TrackMan is more than teaching tool

Are golf radar systems like Trackman and FlightScope just for club fitting and working on swing mechanics?


To me, they’re much more than that. They’re amazing tools for developing players.
There’s a belief that Trackman and FlightScope can make the game too technical, and that a golfer has to be a scientist to understand all of the data the system calculates. That couldn’t be further from the truth.

TrackMan offers an innovative way to test your golf skills through their Test Center. FlightScope has similar software called FlightScope Skills, but because I have a Trackman I will focus on Trackman’s system.

The Test Center allows golf coaches to help develop golfers into players, giving them the ability to create a series of test and game-like situations to help golfers perform better. That means coaches can go through playing lessons and skill challenges right on the range with their students.
As a coach, I have to know my players’ strengths and weaknesses to truly make them better golfers. Through the Test Center, I have created a 25-shot evaluation that covers 60-to-160-yard shots and the driver. Once the test is completed and a score is given for overall performance and individual yardages, my students and I will focus on a few key yardages to develop on course performance.
For example, if 100-yard shots are a weakness, then we will first work on distance control. We work to develop a swing and understanding club selection and shot trajectory to hit that shot.
Then we will move into clubface control to get direction down. Retesting that yardage and making improvements shows that a weakness has now been developed into a skill.

The last test we will do is a random one that includes that yardage along with a range of different yardages to see if the player can execute the shot in tournament-like conditions with one chance to do it. This type of test will determine if the newly developed skill is ready for the course.

Creating a playing lesson on the range gives golfers the opportunity to develop his or her course management skills and understand club selection and dispersion rate. Creating a golf course that places an emphasis on driving and iron play that only allows the player to only have one chance to hit the shot will give them the feel of actually playing a round. Once the test is completed and a score is given, we will repeat and try to beat the score. Always measuring and improving is what turns golfers into great players.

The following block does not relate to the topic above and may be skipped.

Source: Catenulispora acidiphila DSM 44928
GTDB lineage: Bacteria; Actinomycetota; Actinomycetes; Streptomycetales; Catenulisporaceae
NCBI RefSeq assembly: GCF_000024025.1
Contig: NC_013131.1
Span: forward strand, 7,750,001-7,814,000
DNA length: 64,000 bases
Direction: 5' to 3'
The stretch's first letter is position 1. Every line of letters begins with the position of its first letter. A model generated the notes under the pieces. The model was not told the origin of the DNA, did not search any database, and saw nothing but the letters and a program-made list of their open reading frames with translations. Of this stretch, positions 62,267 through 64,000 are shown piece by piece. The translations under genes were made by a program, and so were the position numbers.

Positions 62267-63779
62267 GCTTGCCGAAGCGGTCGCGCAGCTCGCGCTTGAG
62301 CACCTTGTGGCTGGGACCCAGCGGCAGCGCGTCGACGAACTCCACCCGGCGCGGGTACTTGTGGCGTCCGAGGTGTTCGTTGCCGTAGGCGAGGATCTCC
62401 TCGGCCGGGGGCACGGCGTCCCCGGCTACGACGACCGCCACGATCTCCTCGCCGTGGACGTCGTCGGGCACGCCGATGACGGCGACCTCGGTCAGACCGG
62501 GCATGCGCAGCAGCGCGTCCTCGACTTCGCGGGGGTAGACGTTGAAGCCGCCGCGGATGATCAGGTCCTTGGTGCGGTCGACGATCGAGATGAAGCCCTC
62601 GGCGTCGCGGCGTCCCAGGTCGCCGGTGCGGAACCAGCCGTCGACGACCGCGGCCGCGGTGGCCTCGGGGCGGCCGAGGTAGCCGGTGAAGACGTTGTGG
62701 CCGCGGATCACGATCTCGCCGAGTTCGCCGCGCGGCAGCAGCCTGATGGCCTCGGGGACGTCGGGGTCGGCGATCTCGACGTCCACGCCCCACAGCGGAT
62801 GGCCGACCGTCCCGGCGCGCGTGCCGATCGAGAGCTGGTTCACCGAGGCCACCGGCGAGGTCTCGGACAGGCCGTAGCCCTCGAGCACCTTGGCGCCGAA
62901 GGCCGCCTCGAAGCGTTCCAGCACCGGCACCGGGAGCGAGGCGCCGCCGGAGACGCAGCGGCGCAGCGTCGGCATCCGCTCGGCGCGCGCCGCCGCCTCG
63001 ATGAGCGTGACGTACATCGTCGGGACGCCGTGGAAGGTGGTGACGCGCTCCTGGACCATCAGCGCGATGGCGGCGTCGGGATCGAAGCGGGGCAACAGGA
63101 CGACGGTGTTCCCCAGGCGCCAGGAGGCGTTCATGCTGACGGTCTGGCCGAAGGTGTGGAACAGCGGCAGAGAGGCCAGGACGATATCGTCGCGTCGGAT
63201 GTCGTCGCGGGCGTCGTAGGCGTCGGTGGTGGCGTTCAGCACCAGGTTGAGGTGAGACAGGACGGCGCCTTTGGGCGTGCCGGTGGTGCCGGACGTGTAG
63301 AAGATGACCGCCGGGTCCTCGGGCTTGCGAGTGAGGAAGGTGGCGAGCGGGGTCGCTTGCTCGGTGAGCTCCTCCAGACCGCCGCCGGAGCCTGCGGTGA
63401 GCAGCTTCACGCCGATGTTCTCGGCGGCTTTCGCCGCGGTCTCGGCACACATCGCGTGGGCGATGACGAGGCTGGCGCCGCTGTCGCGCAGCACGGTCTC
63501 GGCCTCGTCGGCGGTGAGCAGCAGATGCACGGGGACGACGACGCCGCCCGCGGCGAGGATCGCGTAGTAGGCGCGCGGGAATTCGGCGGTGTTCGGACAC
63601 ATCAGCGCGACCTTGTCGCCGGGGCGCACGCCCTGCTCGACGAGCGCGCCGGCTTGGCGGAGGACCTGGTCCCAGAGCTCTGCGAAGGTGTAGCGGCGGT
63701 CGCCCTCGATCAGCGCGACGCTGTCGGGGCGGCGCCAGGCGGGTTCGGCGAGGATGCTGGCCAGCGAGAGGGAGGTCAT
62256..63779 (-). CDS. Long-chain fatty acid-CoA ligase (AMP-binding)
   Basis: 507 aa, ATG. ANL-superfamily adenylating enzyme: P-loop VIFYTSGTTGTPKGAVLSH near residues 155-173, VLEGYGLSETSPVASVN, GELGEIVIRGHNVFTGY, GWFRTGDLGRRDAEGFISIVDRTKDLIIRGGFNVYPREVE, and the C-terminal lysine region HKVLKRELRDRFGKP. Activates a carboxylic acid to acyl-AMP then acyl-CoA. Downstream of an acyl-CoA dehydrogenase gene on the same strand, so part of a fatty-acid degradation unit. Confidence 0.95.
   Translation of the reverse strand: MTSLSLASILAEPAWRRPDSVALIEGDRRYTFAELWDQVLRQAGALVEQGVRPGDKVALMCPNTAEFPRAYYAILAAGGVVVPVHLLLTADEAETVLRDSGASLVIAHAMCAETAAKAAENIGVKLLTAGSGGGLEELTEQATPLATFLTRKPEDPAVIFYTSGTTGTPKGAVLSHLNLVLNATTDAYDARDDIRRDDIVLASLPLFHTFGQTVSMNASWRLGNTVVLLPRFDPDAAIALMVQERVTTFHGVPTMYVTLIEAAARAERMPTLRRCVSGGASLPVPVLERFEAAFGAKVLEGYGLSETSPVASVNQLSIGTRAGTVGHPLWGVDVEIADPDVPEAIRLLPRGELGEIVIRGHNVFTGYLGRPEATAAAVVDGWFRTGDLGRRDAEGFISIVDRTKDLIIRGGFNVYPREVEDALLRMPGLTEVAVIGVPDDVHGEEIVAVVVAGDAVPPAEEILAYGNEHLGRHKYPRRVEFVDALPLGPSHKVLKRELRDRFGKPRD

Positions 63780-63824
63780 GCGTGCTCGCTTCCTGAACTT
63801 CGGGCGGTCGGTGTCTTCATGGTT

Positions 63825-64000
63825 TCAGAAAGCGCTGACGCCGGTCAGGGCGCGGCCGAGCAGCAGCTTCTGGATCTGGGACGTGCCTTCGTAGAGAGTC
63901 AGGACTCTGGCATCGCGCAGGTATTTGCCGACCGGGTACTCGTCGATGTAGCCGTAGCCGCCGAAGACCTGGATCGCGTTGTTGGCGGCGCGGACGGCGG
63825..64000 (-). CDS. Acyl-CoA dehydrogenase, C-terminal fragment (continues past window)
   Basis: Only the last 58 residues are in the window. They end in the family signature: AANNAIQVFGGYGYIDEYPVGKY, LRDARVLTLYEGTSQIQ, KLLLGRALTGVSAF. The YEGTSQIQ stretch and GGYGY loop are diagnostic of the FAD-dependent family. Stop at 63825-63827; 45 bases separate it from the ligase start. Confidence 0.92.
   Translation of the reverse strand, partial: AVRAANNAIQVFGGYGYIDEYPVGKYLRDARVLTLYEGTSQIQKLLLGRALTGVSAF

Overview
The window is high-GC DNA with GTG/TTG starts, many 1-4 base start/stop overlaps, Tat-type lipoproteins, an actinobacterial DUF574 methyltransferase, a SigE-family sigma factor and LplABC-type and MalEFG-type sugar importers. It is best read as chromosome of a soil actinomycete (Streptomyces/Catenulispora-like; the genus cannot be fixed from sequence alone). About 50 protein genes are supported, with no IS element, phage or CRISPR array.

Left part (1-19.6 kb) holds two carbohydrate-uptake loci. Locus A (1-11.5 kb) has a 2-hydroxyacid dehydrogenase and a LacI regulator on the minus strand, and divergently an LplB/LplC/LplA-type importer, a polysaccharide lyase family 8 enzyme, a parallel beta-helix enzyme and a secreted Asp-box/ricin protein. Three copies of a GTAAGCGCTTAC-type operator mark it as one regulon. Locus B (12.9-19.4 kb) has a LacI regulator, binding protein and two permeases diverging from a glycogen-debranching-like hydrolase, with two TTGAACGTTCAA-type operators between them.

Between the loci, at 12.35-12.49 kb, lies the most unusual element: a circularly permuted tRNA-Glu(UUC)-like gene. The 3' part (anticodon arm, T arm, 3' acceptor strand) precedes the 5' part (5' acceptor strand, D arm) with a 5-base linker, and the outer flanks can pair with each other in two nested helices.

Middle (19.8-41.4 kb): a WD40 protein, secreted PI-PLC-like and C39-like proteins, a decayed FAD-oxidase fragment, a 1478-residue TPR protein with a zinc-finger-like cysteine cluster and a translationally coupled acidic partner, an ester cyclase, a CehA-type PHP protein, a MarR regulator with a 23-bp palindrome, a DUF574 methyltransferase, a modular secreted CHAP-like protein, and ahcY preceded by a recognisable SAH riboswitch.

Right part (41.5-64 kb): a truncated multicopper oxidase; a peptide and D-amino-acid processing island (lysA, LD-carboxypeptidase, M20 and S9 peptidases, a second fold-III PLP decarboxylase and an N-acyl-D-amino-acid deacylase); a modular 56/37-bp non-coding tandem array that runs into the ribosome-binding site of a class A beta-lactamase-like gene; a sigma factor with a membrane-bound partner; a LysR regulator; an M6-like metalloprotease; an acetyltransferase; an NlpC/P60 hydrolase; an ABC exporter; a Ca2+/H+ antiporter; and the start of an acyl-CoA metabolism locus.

Lastly, there is a test I use called the “TrackMan Combine.” This 60-shot test has golfers his shots that range from 60 to 180 yards, as well driving yardages. Six shots are hit to each distance and a score is provided at the end. This is a worldwide standardized test that is posted to www.mytrackman.com for people to measure themselves against other players in their category or to see what the best players in the world are scoring.

As you can see, systems like TrackMan and FlightScope are more than teaching tools — they are coaching tools. Not only will they give you facts about what your club is doing through impact, they give you measurable improvement data of your golf skills.

Tour professionals and golfers all over the world are improving their skills with technologies that aren’t placing as much emphasis on technique as they are performance. I know that not everyone has access to a TrackMan or FlightScope, but anyone can create their own test and a point system to measure their skills.

Make the goal of your practice to become a better all-around player, not just to hit a lot of range balls. I bet you will see your scores lower in the end.

If you are looking for a way to test your skills or dial in your yardages then I highly recommend checking out the Flightscope Mevo or the Voice Caddie SC 200.

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